• Tom Meninga permalink*
      August 14, 2018 12:40 AM

      I thought of learning Japanese, and learned a few phrases from an audio course. But I decided not to continue my studies. I talked with a middle-aged guy who was an Aikido instructor and student of Japanese. He told me about how crazily difficult the language is, especially the written form, and told me it usually takes Americans about 10 years of serious study to become both fluent and literate. After talking with him, I decided not to study Japanese.

      I am glad you are loving your language learning experience, even though the language is so difficult.

      You are studying so hard just so you can have a better visit to Japan? How long do you plan to be there? You are learning Japanese while living in Mexico? Are you learning online, or do you have a Japanese teacher there?

      Why are you living in Mexico?

      Interesting comment about the film depicting what you call an older Japan. So it’s mostly Otaku kids who are American tourists in Japan these days? I wonder what the Japanese think of these kids. Some of the kids probably know at least a little Japanese.

      I’ve read about the difference between “Otaku” (which can mean an obsessive enthusiast about anything) and a “weeaboo,” a non-Japanese word meaning a person who considers everything Japanese to be superior to anything that is not Japanese, is probably really into cosplay (dressing up as anime and manga characters), using broken Japanese when not in Japan or speaking with people who are fluent in the language, and obsessed with manga (Japanese comic books) and anime (Japanese animation).

      I wrote the above paragraph for any folks that come along and read these comments. This happens occasionally.

      I’m not a weeaboo, but I used to be somewhat of an otaku, I suppose. I watched a LOT of documentaries on Japan, watched some anime, some live action films, looked into studying the language, learned a few phrases from an audio course, and took Aikido for a very short time.

      But most people didn’t know I was that into Japanese culture and so forth. I wasn’t obvious about it.

      For people who want to know more about “otaku vs. weeabo,” here is more to read, from question and answer site.. I’ve written a ton of answers on that site, but did not write about the otaku/weeabo thing.

      This answer is from someone named Onaj Tamo.

      “Yes. As in how punkers and metalheads often like to also listen to both Punk rock and Heavy metal, but they are not the same.

      But avoid calling yourself either one of those in public too much. When talking to non-anime fans call yourself an anime fan and be subtle(you don’t have to hide, but be subtle).

      Basically Otaku in Japanes is an insulting term to call someone an ‘obsessive super nerd’. Not neccessarily of anime. There are even some Japanese Otaku who don’t care about anime. There are computer geek ‘otaku’. There are even military equipment ‘otaku’.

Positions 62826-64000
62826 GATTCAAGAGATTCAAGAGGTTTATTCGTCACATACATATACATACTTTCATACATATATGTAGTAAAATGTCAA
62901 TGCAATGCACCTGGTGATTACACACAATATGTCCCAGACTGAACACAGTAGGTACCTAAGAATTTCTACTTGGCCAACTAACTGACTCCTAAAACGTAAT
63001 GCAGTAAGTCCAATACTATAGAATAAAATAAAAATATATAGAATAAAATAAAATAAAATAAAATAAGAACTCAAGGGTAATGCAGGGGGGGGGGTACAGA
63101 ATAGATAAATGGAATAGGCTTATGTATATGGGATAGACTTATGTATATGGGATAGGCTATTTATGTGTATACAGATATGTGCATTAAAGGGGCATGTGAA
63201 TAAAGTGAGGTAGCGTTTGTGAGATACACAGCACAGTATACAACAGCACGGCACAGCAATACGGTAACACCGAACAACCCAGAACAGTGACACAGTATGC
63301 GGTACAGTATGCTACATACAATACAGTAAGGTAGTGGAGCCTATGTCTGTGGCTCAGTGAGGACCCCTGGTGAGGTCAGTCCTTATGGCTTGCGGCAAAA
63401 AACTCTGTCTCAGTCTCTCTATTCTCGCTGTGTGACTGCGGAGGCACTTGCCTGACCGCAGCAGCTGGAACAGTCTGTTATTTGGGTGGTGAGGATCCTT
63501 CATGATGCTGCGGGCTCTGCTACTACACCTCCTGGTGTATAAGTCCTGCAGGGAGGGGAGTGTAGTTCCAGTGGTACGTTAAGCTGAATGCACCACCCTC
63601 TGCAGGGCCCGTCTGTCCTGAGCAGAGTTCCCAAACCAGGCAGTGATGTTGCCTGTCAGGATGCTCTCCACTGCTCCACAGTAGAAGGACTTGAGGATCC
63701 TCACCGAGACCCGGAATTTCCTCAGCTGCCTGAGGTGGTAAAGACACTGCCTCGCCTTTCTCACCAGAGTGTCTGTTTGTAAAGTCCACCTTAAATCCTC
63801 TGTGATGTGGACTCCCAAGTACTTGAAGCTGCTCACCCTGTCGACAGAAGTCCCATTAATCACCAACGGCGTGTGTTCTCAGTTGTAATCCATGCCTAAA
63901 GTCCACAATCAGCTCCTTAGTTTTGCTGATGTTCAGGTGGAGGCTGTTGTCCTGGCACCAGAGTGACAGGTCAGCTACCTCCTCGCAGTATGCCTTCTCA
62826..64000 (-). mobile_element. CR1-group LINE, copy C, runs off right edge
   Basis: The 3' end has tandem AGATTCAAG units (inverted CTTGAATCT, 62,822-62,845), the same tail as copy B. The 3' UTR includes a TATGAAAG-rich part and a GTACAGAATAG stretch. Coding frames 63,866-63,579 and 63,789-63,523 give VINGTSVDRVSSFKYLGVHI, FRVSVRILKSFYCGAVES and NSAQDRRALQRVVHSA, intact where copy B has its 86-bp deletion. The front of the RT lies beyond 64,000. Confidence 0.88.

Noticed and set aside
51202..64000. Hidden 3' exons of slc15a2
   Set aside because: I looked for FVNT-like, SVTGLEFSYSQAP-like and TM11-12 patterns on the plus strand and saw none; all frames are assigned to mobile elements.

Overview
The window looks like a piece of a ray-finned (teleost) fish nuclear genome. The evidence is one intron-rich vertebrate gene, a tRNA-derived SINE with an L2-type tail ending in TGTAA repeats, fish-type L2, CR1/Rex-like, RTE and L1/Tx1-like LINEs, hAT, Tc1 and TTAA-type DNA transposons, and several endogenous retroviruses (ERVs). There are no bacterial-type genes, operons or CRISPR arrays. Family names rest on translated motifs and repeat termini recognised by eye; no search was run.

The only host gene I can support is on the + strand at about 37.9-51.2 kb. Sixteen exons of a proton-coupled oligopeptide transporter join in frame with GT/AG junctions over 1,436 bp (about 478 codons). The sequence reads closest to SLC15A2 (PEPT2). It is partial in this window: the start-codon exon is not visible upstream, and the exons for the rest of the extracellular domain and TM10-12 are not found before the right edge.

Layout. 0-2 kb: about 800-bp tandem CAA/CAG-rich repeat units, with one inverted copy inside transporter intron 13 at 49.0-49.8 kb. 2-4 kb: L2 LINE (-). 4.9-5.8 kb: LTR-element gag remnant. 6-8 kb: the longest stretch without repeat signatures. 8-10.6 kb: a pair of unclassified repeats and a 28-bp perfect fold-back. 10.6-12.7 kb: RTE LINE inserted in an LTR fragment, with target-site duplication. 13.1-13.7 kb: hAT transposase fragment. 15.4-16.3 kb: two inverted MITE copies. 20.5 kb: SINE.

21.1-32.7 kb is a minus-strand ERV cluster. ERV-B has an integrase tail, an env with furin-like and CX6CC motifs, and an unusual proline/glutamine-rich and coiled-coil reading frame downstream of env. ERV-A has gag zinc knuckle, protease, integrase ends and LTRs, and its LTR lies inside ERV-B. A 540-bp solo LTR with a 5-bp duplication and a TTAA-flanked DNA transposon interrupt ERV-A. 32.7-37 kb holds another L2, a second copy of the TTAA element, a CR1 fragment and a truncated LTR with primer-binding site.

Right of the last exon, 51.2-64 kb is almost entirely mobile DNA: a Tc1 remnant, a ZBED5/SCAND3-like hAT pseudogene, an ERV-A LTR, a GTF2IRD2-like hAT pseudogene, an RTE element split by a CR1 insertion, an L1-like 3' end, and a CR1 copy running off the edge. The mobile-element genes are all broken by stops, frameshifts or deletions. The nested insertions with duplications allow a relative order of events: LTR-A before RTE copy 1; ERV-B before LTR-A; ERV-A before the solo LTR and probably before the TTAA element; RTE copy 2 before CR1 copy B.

Let me give you an example of why you should avoid calling yourself and ‘otaku’:
      I went to a beginner Japanese class back in college. Both of our teachers were born Japanese, and I imagine we students even befriended them. And then one day the teachers asked us why did we want to learn Japanese?

      At that time I was already aware of the social stigma on anime otaku, so I was eloquent, subtle but still truthful and my answer was:
      “Because I appreciate Japanese culture and works of multimedia.”
      My friend however was seemingly not aware of the social situation he was in, so he just blurted out:
      “Because I am an anime otaku.”

      What happened then was that first both my teachers bursted into laughing and then most of the rest of the class started laughing.

      Now about the term ‘weaboo’:
      The term itself first started as ‘wapanese'(Wannabe Japanese) in the western world. It is an insulting term used for ‘people that consider everything japanese and everything that comes from Japan superior to non-Japanese things in every possible way.'(Or at least for people that act like that.) It is OK to like Japan and anime, I like Japan and anime myself, but it is completely incorrect to consider any ‘culture’ to be superior than any other culture. Honestly people that act like the definition af weaboo’s are often very annoying and they are the reason why some people look weird at us ‘normal’ anime fans. You can recognise weaboos easily by their speech patterns, because they often try to mix Japanese into their English even when not talking about anime or anything Japan related. They can also be recognised by their ‘extreme’ behaviour.

      But when is it OK to follow your passion a little and ‘weeb out’ a little or call yourself an ‘otaku’?